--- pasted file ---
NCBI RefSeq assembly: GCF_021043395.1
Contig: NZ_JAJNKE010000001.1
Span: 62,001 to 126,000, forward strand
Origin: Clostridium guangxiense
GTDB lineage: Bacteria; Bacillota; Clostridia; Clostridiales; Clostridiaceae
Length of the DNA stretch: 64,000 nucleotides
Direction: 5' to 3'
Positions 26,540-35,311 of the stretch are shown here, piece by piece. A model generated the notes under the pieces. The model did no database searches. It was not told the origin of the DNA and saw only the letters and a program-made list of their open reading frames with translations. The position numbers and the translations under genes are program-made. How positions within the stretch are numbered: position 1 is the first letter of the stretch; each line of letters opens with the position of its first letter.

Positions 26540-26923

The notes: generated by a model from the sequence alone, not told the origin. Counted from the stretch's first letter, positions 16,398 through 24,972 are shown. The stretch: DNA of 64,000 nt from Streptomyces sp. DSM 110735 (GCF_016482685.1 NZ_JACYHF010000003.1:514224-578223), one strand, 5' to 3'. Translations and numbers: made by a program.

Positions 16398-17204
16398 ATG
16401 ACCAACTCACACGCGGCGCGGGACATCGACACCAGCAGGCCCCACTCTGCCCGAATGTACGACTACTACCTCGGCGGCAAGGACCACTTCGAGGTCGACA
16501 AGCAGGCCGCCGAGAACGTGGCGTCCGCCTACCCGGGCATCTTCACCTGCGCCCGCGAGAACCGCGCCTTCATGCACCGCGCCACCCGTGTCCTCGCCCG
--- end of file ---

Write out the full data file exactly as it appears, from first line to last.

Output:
NCBI RefSeq assembly: GCF_021043395.1
Contig: NZ_JAJNKE010000001.1
Span: 62,001 to 126,000, forward strand
Origin: Clostridium guangxiense
GTDB lineage: Bacteria; Bacillota; Clostridia; Clostridiales; Clostridiaceae
Length of the DNA stretch: 64,000 nucleotides
Direction: 5' to 3'
Positions 26,540-35,311 of the stretch are shown here, piece by piece. A model generated the notes under the pieces. The model did no database searches. It was not told the origin of the DNA and saw only the letters and a program-made list of their open reading frames with translations. The position numbers and the translations under genes are program-made. How positions within the stretch are numbered: position 1 is the first letter of the stretch; each line of letters opens with the position of its first letter.

Positions 26540-26923

The notes: generated by a model from the sequence alone, not told the origin. Counted from the stretch's first letter, positions 16,398 through 24,972 are shown. The stretch: DNA of 64,000 nt from Streptomyces sp. DSM 110735 (GCF_016482685.1 NZ_JACYHF010000003.1:514224-578223), one strand, 5' to 3'. Translations and numbers: made by a program.

Positions 16398-17204
16398 ATG
16401 ACCAACTCACACGCGGCGCGGGACATCGACACCAGCAGGCCCCACTCTGCCCGAATGTACGACTACTACCTCGGCGGCAAGGACCACTTCGAGGTCGACA
16501 AGCAGGCCGCCGAGAACGTGGCGTCCGCCTACCCGGGCATCTTCACCTGCGCCCGCGAGAACCGCGCCTTCATGCACCGCGCCACCCGTGTCCTCGCCCG